Michael is a Solutions Architect at Betway and has worked across a number of the web teams at the company from Bingo lobbies to Sports homepages. He is also a Microsoft Windows Insider MVP and fan of all things Star Wars.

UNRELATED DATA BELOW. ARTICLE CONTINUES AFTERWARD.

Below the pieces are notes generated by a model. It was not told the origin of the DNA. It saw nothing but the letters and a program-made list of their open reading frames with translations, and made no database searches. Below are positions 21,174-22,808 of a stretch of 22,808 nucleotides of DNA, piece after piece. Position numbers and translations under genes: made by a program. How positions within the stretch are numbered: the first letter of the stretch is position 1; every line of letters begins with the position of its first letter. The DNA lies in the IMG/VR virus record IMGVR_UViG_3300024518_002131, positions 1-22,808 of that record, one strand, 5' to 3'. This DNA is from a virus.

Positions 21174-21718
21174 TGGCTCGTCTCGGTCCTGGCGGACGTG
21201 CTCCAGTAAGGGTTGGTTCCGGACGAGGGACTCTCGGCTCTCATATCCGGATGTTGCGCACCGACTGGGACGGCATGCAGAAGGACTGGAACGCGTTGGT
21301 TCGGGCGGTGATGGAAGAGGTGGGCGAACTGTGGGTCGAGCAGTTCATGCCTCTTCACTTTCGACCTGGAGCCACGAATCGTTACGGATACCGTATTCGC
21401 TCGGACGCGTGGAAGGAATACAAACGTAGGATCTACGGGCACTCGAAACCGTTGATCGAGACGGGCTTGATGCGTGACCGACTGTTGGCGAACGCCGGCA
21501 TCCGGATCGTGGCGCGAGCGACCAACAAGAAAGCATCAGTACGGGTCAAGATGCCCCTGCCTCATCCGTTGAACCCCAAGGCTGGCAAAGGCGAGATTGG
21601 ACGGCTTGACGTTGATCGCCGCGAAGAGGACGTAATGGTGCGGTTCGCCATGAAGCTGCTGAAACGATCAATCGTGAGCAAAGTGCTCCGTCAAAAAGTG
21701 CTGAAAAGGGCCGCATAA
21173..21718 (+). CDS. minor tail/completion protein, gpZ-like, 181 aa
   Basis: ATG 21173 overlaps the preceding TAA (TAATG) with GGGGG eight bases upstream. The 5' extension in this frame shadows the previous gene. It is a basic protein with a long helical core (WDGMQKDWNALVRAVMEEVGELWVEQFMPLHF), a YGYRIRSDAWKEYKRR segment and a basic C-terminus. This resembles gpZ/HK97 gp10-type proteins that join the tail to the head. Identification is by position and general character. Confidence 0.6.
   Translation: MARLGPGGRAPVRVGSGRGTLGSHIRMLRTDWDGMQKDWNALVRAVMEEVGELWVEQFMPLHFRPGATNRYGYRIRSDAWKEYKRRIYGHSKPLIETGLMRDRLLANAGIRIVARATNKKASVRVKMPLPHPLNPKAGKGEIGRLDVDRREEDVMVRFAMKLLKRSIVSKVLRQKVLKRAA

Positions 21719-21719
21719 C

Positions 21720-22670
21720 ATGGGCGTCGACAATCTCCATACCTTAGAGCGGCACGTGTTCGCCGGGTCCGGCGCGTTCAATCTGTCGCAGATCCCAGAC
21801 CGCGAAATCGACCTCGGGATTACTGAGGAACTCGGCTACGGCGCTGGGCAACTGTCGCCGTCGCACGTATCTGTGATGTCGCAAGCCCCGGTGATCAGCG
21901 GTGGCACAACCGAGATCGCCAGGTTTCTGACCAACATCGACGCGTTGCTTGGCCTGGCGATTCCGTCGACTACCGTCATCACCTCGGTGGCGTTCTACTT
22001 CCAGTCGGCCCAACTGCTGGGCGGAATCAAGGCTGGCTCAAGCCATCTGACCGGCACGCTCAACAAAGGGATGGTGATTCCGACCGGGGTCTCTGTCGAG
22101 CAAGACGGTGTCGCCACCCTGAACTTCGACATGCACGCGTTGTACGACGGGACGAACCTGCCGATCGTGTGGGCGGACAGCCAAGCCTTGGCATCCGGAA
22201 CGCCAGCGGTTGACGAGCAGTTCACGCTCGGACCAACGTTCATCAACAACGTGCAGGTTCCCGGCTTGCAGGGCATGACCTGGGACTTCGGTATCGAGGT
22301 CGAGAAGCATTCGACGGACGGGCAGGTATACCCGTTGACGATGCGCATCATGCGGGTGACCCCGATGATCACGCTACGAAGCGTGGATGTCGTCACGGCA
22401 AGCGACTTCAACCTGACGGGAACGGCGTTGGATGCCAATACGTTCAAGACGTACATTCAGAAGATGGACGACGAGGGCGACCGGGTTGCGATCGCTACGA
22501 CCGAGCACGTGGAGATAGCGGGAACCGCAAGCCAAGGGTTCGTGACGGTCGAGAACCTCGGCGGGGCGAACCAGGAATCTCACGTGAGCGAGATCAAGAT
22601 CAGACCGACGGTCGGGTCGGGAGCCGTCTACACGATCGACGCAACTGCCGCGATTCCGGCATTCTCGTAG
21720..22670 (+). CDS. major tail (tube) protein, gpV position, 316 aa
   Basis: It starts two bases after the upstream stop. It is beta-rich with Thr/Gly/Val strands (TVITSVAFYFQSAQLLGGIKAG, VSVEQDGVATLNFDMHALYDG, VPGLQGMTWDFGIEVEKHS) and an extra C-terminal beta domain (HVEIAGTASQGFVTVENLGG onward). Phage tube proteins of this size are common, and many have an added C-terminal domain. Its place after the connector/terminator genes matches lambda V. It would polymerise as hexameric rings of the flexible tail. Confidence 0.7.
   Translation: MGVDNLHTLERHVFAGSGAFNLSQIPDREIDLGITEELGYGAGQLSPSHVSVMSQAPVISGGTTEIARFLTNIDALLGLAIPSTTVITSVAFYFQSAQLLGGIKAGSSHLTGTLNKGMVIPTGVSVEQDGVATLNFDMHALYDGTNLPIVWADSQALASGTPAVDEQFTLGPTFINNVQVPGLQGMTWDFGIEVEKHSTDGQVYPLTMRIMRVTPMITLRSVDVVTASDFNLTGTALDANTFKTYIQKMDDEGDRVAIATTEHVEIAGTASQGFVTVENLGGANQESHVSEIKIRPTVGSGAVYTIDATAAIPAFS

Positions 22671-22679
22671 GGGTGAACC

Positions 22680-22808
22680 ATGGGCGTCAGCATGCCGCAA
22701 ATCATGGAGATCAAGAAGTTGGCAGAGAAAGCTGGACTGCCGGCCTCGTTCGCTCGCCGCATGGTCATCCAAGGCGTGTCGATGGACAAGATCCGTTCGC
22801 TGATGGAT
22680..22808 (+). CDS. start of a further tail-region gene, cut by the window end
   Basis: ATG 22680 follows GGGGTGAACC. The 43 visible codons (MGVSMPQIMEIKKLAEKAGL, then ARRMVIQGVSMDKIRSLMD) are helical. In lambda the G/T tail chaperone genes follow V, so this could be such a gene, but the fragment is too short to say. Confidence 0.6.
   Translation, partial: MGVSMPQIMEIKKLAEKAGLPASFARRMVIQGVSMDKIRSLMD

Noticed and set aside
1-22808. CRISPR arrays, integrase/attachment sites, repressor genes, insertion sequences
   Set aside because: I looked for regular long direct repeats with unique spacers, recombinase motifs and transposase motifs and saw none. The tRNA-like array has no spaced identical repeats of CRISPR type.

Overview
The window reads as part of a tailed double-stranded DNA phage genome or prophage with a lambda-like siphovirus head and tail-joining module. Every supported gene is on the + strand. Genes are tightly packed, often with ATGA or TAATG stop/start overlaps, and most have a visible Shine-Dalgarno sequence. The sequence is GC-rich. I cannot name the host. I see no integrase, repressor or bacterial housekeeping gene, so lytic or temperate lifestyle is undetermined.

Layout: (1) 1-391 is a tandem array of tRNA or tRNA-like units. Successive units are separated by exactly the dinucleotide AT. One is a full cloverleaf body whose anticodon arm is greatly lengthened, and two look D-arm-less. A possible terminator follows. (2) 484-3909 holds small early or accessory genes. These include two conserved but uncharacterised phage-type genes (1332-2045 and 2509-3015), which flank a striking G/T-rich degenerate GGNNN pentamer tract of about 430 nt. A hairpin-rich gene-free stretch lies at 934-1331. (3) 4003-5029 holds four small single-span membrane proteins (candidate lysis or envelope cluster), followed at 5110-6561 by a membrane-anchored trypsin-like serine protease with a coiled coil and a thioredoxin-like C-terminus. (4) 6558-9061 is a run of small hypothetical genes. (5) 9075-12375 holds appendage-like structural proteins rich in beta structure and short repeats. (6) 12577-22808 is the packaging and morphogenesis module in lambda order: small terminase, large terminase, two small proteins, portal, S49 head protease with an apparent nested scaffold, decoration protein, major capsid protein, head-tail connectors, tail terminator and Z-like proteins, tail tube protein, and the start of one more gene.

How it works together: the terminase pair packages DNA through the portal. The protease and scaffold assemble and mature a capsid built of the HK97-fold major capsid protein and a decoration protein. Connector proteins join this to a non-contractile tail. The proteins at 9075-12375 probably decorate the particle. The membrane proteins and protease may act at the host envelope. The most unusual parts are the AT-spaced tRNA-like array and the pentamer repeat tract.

It could also be that a customer calls our call center and is having a problem. The call center could turn on debug mode for that particular user, and now we start getting a lot more logs coming through for just that one user. So it's a nice way of being able to kind of leverage the infrastructure of testing in production to better understand what a particular user might be experiencing or a particular bug that might be present. And then moving on to the actual experimentation with doing testing in production, it's really important to understand what success actually is because most people will have a slightly or maybe very different opinion of what success is gonna look like for an experiment. And it might not be clear when someone comes up with a hypothesis what success really looks like. And so it's very important that everyone involved understands what the goal is. So that needs to be set and understood, and the success metrics needs to be understood. What number is it that is ultimately gonna determine if this was a success or a failure? And it's interesting, we've had some very good conversations around what does success look like for different types of hypotheses? And it's not often that we found that everyone is on the same page at the beginning. And it's important to do that before you run the experiment. Otherwise, you run the experiment, and then there are people questioning whether you actually even looked at the right stuff. And it's important to make sure that you're all on the same page before you kind of spend any time running an experiment. And then off the back of that as well it's also very important to understand the sample. Who are you actually gonna run this experiment on? It might be the obvious 50-50 A/B test, but maybe the person who's suggested the hypothesis thinks is a fairly high risk. And they might actually think it's better just to target just a 20% of users and compare it against the 80% which is interesting. And certainly conversations we've had have presented that in the past. But then you can target on all kinds of stuff that we've already spoken about here. What about the device type? What about the country, what about subdomains? All this kind of stuff, that needs to come out. You need to understand where is the experiment gonna be run? And make sure everyone who's involved is happy and understanding of that. And then this is a really important one that we potentially have only properly understood in the last couple of months. But the idea here being is you don't wanna approach a hypothesis with a particular result in mind. The idea being that if people think that the hypothesis is going to be successful, then we probably shouldn't bother running it as a hypothesis because if we think we're right and we are right every time, then you don't need to go through the extra overhead of doing it as a hypothesis with an experiment. But we know we're not always right. So we shouldn't assume that every hypothesis would be successful. However, that is exactly what we have been doing. And the way that we know that is if we found a hypothesis after we've run the experiment to be successful, we wouldn't ask any more questions. We would have a look at our data, go, "Yep, that's correct," and put it live. If however it hadn't passed our success metric, we would do a lot of questioning. Why isn't it passing? Was there a marketing campaign? Was there a particular event on in a country that has kind of skewed the data one way or another? And we had all of these questions, but they were only ever asked when a hypothesis was unsuccessful. And that told us that we had a massive bias, and only the successful ones did we ever think would actually... We thought all hypotheses would be successful which is a really bad way of doing it. It also meant that we weren't doing the minimum amount of work possible in order to prove the hypothesis. 'Cause we always thought they'd be successful, so we actually baked in quality and did a more elaborate solution than is needed to just validate whether the hypothesis was successful or not. So a very interesting one to be aware of. And kind of following that and some reevaluation of how we're working with hypothesis, that has then led us to the hypothesis framework. And I wanna just share in the last few minutes of this talk what that framework looks like for us and how we're using it. So there are six steps to it. The first one being well, someone needs to submit a hypothesis. We then, that looks like a form. We used to have a form like this. We've actually modernized it a little bit more, and it is now an automated form system. But the kinds of things that we're asking for here is we wanna understand the problem space that the person's coming from with their hypothesis. We wanna understand what the hypothesis and what are the acceptance criteria of this piece of work and of this hypothesis? We wanna understand what the success looks like. Again, coming back to that feedback that we've learned of everyone needs to be on the same page and understand what does success and failure look like? And we need to know the sample. So we get this all up front now, and everyone can see this in this document and understand what does this hypothesis really mean? What does it look like? How are we gonna test it? From there, it then goes to our product team who will review that hypothesis. The idea here being we may have had similar hypothesis like this in the past that we have experimented with. And whilst we aren't ruling this out, maybe we will batch them up. Or maybe it's just not something we're ever gonna entertain. So product will review it. If our product team is happy with that hypothesis, it then comes to the dev team, the QA team to analyze that hypothesis and understand what is the simplest way of testing that hypothesis? Once we have understood that, we can then go and implement that simplest way, and it could be as simple as adding an image of a button and recording the number of times that users click that button. And maybe we show a popup or something to the user to just say oh, this feature is coming soon. But we started to gather insight as to whether that feature is even what the users want before we've even thought about designing and building the actual feature. Once we've then run that ex- Once we've done that simplest piece of work, we can then run and perform the experiment based on the sample and the kind of the test that we want to run. And once we've performed the experiment after a certain period of time or we've reached statistical significance, whatever it is that is the success metric, we can then analyze the experiment. And in the analysis, we'll conclude whether the hypothesis is correct or not, and we can form some recommendations. The recommendation could be this feature needs to be reworked now to be production quality and put live as soon as possible. Or it could be this was unsuccessful, but maybe the sample was wrong. Maybe the way that we approached it was wrong, or maybe we shouldn't reevaluate this for another six months when we don't see a reason why this is gonna become successful if we kind of rejig the sample or anything. So that's our framework that we're using. It's been defined in the last few months, and we're slowly expanding this out to more areas of the business to make use of, but we're finding it really, really useful. We've tried to automate it as well. We're a Microsoft tech house, so we're using the Office Forms system as our kind of actual hypothesis specification. And then that creates, once that's submitted, it creates a new Teams channel, and we keep the person who requested the hypothesis, we keep them up to date throughout the whole process. They can see very clearly what we're doing. So it just leaves me to say that I think it's really important to use hypothesis-driven engineering. It makes things so much safer, so much easier. It takes a lot of pressure off, and it starts informing and baking in quality into the products that we build. So it's really valuable. And when you're able to do hypothesis-driven engineering, it's quite important to define a hypothesis process. And I hope some of the things that I've spoken around kind of give you some idea of what that process might look like. And it's probably different in each company, but I think it's important to have. And so finally, thank you very much for listening, (bright music) and I'll be answering questions in the chat.